Public Vehicle Drivers Could Have Licences Revoked After Multiple Violations

 | Thu 26 Jun 2014 16:41 ICT

CityNews – The Land Transport Department has passed new regulations that will revoke driving licenses for public vehicle drivers who repeatedly commit traffic infractions. New reports show that Thailand has overtaken both Iran and Iraq in terms of fatalities on the road, and has moved to second place for highest traffic deaths worldwide from sixth place in 2011.

An infographic by the University of Michigan showing the top 25 deadliest countries for road deaths.

A new study published in February this year found that Thailand currently has the second-highest road traffic deaths worldwide with 44 fatalities per 100,000 inhabitants, compared to 38 per 100,000 in 2010, and almost 43 in 2011. The only place more dangerous to drive in the world than Thailand is in Namibia, where there are 45 deaths per 100,000 people. Most of the deadliest countries to drive are in Africa, where road infastructure might be lacking and vehicles unregulated and very old. Thailand, however, has a well-developed road system and an over-abundance of new vehicles on the road.

The study was conducted by researchers at the University of Michigan Transportation Research Institute using data from the World Health Organization. One of the researchers, Michael Sivak, said, “The results of this study indicate that road safety is a greatly underappreciated component of public health in many parts of the world.”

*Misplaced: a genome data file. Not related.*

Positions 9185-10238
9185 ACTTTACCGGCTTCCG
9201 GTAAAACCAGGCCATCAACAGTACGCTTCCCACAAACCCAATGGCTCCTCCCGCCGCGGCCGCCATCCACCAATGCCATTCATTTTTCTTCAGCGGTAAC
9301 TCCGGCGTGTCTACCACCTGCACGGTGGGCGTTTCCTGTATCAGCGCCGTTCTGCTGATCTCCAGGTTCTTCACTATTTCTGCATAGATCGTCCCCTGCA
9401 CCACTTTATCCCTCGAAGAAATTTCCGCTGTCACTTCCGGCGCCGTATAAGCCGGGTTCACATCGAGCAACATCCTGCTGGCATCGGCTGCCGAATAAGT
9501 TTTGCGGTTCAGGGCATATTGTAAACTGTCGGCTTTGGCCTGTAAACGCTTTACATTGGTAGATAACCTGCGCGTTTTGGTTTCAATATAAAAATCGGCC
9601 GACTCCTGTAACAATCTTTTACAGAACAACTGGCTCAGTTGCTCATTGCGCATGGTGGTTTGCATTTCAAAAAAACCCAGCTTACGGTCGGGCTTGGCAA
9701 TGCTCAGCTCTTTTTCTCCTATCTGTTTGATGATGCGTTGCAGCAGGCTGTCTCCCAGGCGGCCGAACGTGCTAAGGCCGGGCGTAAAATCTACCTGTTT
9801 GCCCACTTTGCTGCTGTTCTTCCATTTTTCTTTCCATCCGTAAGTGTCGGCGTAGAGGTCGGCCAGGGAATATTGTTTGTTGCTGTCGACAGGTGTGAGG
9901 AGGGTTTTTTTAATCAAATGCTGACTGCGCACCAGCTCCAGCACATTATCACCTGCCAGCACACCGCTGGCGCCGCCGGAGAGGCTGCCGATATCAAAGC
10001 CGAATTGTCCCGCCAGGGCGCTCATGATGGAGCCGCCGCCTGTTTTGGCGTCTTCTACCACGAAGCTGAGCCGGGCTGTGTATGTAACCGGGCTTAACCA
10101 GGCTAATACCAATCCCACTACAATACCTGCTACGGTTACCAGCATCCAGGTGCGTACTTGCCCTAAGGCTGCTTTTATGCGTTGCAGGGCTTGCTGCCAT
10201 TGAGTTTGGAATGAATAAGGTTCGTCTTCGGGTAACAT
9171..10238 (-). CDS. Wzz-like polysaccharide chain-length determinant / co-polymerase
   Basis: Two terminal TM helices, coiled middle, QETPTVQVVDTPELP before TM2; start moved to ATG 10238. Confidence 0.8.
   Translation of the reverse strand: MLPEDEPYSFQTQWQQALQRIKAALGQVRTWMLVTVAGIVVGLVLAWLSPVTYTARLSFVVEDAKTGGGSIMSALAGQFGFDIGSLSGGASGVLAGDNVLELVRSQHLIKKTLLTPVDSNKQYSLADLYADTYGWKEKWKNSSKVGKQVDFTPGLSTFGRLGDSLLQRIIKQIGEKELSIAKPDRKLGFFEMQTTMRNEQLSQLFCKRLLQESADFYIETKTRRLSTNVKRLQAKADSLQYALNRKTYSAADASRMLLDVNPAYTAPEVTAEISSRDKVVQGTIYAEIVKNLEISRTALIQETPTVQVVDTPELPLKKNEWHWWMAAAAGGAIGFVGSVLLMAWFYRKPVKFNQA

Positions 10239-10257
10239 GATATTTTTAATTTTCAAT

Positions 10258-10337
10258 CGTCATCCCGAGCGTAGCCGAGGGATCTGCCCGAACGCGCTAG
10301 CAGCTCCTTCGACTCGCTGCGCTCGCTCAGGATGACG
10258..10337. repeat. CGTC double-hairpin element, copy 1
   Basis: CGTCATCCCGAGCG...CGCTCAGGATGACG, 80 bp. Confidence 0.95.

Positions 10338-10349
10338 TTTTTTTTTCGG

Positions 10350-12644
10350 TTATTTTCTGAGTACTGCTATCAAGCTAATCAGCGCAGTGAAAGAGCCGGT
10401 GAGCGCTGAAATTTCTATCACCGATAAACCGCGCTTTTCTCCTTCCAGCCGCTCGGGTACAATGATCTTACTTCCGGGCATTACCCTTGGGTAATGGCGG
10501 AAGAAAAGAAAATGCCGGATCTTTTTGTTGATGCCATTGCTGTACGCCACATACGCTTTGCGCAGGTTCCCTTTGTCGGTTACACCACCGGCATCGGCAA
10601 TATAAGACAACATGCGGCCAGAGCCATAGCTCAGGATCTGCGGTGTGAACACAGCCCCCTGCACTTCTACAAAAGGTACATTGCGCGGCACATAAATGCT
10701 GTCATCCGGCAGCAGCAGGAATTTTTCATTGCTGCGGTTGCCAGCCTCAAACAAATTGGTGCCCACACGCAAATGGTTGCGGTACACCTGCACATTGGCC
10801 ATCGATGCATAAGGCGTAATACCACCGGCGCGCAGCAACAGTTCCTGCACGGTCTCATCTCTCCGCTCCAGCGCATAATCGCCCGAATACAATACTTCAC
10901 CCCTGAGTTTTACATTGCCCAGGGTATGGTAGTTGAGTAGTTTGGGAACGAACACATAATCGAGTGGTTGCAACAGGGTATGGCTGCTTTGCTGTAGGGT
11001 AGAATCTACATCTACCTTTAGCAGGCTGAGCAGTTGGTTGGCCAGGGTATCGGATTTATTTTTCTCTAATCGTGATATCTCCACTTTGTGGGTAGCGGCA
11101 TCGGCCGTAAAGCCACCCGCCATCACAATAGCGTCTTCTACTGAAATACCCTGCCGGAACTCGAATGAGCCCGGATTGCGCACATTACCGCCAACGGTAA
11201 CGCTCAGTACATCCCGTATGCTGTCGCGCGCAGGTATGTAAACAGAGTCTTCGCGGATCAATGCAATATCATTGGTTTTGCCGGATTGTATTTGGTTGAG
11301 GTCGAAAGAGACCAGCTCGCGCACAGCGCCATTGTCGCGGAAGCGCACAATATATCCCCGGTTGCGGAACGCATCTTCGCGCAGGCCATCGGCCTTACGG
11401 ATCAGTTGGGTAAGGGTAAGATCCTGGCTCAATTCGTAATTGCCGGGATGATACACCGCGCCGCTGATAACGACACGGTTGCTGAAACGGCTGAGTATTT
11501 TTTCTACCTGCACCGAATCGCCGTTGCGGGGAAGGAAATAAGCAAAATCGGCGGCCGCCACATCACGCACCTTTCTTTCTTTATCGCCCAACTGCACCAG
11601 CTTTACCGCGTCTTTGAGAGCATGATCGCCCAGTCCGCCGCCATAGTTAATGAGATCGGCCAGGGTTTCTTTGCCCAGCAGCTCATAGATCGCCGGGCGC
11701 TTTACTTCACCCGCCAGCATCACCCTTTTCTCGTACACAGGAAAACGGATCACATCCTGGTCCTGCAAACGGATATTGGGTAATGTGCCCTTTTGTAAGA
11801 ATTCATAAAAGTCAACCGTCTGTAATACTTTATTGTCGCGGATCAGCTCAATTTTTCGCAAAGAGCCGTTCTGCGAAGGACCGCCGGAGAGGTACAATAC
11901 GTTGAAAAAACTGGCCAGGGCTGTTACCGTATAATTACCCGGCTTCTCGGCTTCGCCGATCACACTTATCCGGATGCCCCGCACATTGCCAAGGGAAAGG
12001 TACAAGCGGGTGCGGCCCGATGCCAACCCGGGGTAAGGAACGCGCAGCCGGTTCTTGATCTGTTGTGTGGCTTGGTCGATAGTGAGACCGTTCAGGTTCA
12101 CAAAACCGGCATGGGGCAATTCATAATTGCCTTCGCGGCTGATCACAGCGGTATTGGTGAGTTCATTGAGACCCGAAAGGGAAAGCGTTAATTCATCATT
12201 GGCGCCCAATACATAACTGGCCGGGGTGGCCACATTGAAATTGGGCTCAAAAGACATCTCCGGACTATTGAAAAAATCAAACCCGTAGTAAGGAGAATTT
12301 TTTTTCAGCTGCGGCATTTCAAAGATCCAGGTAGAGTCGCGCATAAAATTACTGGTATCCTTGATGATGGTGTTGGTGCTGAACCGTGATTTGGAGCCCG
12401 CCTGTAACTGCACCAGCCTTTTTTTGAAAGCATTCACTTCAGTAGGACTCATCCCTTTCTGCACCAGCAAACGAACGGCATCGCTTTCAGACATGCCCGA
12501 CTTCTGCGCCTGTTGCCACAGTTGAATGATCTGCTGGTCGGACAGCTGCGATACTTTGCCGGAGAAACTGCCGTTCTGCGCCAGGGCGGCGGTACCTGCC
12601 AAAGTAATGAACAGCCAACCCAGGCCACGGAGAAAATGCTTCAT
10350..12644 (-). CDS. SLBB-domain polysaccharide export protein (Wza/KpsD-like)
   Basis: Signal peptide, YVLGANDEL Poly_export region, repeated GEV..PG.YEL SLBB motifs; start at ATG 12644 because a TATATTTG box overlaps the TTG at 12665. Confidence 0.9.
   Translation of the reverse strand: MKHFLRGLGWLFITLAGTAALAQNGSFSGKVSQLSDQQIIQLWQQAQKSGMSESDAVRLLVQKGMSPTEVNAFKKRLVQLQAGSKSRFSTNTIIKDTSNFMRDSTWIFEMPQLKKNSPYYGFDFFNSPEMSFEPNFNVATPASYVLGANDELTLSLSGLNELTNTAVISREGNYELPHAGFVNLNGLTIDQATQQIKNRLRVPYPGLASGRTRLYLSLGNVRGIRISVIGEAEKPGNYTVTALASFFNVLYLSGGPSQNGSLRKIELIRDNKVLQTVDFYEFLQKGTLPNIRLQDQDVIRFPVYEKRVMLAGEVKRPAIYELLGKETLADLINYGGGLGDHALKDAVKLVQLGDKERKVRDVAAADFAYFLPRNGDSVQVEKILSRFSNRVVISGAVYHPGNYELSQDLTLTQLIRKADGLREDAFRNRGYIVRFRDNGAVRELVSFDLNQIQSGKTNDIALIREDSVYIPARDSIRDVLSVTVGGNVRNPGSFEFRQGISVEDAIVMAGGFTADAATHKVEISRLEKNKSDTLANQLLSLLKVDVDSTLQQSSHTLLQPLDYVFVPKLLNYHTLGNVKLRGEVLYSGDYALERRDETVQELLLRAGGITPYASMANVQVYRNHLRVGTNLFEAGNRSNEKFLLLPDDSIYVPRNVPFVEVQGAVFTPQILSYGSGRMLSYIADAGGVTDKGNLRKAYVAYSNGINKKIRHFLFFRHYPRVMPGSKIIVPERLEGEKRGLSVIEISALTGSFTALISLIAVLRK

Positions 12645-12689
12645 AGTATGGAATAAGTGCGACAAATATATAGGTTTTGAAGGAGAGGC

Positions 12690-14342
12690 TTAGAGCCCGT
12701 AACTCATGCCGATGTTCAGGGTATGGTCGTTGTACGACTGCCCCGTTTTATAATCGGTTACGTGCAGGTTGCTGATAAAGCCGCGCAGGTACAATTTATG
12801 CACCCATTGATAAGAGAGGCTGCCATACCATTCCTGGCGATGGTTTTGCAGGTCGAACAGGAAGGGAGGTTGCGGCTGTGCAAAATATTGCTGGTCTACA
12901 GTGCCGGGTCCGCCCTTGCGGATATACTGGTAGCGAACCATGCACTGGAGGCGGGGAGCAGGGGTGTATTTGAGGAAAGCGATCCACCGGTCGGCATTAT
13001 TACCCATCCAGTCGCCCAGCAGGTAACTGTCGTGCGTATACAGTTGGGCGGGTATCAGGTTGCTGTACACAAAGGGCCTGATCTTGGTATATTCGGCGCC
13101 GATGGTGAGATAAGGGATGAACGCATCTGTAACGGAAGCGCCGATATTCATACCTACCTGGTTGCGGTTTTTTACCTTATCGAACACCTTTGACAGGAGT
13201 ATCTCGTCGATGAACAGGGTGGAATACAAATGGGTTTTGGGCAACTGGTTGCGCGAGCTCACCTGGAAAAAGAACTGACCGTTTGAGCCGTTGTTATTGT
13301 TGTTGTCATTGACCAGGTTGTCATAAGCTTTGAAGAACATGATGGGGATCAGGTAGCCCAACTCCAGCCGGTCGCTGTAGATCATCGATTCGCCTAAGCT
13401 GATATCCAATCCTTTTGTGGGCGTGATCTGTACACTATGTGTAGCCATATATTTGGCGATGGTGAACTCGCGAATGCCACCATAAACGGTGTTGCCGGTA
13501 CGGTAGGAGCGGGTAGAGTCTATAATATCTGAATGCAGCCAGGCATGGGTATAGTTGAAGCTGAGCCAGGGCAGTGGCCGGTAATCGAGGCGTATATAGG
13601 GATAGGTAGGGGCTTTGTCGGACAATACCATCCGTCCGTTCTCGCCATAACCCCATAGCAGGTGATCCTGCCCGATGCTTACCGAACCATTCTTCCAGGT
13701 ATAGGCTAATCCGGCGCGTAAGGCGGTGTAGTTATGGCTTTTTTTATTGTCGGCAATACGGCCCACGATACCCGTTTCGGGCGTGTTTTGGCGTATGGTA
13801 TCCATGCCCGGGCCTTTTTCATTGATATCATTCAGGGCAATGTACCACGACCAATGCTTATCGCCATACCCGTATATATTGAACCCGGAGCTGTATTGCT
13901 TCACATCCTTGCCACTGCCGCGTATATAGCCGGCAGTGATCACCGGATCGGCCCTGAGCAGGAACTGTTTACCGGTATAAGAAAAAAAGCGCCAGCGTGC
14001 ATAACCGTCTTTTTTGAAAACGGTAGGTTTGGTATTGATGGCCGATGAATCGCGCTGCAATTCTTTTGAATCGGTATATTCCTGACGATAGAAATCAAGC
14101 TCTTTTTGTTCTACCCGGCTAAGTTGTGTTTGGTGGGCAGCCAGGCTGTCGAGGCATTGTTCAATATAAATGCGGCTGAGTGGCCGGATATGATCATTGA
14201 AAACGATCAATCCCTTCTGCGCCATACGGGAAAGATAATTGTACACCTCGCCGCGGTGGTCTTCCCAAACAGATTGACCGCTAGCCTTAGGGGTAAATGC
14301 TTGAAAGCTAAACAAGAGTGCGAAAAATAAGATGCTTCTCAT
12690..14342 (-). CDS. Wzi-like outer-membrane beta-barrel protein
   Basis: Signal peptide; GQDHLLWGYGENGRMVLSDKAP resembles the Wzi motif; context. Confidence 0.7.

These statistics, along with international criticism of the country’s fatal roads and reckless drivers, have pressured the government into creating new regulations which might curb the frequency of fatalities. Under these new regulations, the first two infractions made by the driver will result in fines. When a third infraction is made within a 12-month period from one of the first two, the driver faces a 15-day licence suspension, followed by a 30-day suspension when a fourth infraction has been made. If the driver commits a fifth infraction, they risks losing their license permanently.

According to department deputy director-general Wattan Patarachon, harsher punishments will make the drivers more vigilant. The Land Transport Department has also organized training courses for drivers of heavy vehicles, such as buses and trucks, due to the large number of deadly road accidents that are caused by these large vehicles.

For now, these new regulations will only apply to drivers of public vehicles, but eventually the transport department hopes to apply them to all motorists.
Some countries which have the lowest rates of road deaths in the world are Switzerland, The Netherlands, Israel, and the Maldives.